Clear believes “don’t break the chain” is a powerful mantra. Your goal should be to never skip a habit for more than a day.If you can make sure you persist in your habits regularly and not break the chain, you’ll see drastic results and unlock your potential.

P.S. I developed my own daily performance tracker, called Thrive Space™, which helped me close $14.1M in Annual Recurring Revenue in 10 months while averaging 7 hours of sleep per night. Grab it HERE for free

Snag a copy of the book.


Book #4: When by Daniel Pink

When we do things is just as important as what we do.

Most people think timing is an art, but it’s really a science.

This book unlocks the scientific secrets to good timing to help you flourish at work, at school, and at home.

Here are 3 lessons about timing that’ll help you structure your life in better ways:

  1. Our emotions run through the same cycle every single day.
  2. Knowing how you “tick” will help you do your best at work.
  3. Taking a break or an afternoon nap is not counterproductive, if anything, it helps you save time.


Key Concept (22): There’s an emotional pattern each of us follows on any given day.

Every day includes “a peak, a trough, and a rebound” (a U-shaped pattern).

“Positive mood rises in the morning, dips in the afternoon, and rises again in the evening.”

Happiness, warmth toward others, enjoyment, and emotional balance all follow this U-shaped pattern.


Key Concept (23): Figure out your chronotype to produce your best work.

How you feel at certain times during the day is called your chronotype, and there are three major ones, says Pink:

  1. The lark. People who love to get up early and have all their emotional highs and lows a few hours earlier than most people.
  2. The owl. If you don’t like getting up early and can really get to work around 9 PM, that’s you.
  3. The third bird. The majority of people, who are neither late, nor early, and just follow the standard pattern.


65% of people go into the last category, meaning they should do analytical, logic-based work in the mornings, when they’re most alert.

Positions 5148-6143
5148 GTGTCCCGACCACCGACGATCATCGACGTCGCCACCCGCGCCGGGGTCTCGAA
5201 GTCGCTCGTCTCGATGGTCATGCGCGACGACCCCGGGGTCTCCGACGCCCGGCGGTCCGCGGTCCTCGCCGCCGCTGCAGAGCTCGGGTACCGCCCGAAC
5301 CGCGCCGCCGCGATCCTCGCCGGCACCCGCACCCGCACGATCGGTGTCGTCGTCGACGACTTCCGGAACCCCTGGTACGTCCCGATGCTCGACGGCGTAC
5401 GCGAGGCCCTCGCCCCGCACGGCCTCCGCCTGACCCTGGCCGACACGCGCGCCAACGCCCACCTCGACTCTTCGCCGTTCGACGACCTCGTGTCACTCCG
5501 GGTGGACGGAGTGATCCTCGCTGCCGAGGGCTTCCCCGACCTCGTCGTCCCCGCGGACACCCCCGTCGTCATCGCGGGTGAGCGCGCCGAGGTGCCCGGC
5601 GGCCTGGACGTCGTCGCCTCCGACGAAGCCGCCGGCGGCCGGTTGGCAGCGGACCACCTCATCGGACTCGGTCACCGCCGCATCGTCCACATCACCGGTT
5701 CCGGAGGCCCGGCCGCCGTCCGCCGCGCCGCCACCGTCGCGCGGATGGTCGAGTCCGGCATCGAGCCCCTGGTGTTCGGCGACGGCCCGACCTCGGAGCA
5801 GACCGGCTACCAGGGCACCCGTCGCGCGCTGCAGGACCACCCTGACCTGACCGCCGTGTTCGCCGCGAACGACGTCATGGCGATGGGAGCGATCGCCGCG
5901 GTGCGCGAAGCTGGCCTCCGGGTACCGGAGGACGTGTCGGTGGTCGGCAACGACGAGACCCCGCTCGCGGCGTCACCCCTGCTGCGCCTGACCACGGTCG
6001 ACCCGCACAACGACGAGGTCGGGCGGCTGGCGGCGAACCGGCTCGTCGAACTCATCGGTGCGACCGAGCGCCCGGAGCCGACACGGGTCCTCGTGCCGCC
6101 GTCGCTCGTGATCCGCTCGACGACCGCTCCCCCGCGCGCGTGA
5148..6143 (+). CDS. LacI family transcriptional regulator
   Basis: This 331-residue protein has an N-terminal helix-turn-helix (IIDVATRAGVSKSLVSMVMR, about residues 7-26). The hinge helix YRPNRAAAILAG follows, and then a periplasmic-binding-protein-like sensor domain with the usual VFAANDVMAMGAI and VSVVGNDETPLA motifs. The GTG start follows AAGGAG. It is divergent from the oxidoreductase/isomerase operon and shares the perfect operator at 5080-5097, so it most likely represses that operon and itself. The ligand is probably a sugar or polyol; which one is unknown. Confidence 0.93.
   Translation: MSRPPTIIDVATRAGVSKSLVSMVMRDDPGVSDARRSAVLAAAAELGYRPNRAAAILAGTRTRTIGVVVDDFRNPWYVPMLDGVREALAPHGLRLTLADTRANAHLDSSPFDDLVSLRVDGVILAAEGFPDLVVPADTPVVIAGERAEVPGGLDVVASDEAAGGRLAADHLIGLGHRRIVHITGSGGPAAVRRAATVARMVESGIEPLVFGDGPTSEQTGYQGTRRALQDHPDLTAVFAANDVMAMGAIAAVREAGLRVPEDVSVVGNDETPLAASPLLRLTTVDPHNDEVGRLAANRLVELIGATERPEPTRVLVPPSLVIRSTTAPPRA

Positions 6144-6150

The more creative tasks, where it’s helpful if your mind wanders, should be reserved for the late afternoon. Larks should do the same earlier, while owls might want to do cognitive work late at night.

Whichever type you are, doing boring admin stuff in the afternoon trough is always a good idea.

P.S. The best tool I have found to identify my chronotype and align my tasks to my natural energy states is an app called RISE.


Key Concept (24): Regular breaks, rest, and recovery help you save time, not lose it.

Research on the usage of Desktime, a desktop productivity software company, revealed that for every 52 minutes of work, a person needs 17 minutes of break time for maximum productivity.

Studies have also shown that taking a short nap can result in about three hours of increased information retaining capacity and improved focus.

Additionally, a “nappuccino” — a quick cup of coffee before a 20-minute nap — can give a better boost to focus and productivity.

It takes about 20 minutes for caffeine to enter the bloodstream.

Therefore, just as we wake up from the nap, the coffee keeps us awake and geared up for work (I personally recommend this as the exception, not the norm, as I try to avoid caffeine in the afternoons…but I’m all for short naps!).

Snag a copy of the book

That’s a wrap. See you next week when I reveal the next 2 books and 16 killer concepts!




When you’re ready, here are 3 ways I can help you:

1. Get the exact system I’ve used to go from earning $200K to over $1M a year in SaaS sales without burning out here. (3,000+ students)

2. Join a community of Purpose-Curious™ sellers in the Make More Hustle Less Club where we develop a personal operating system together here. (300+ members)

3. Book a 1:1 coaching session to up-level your performance here. (Limited spots available)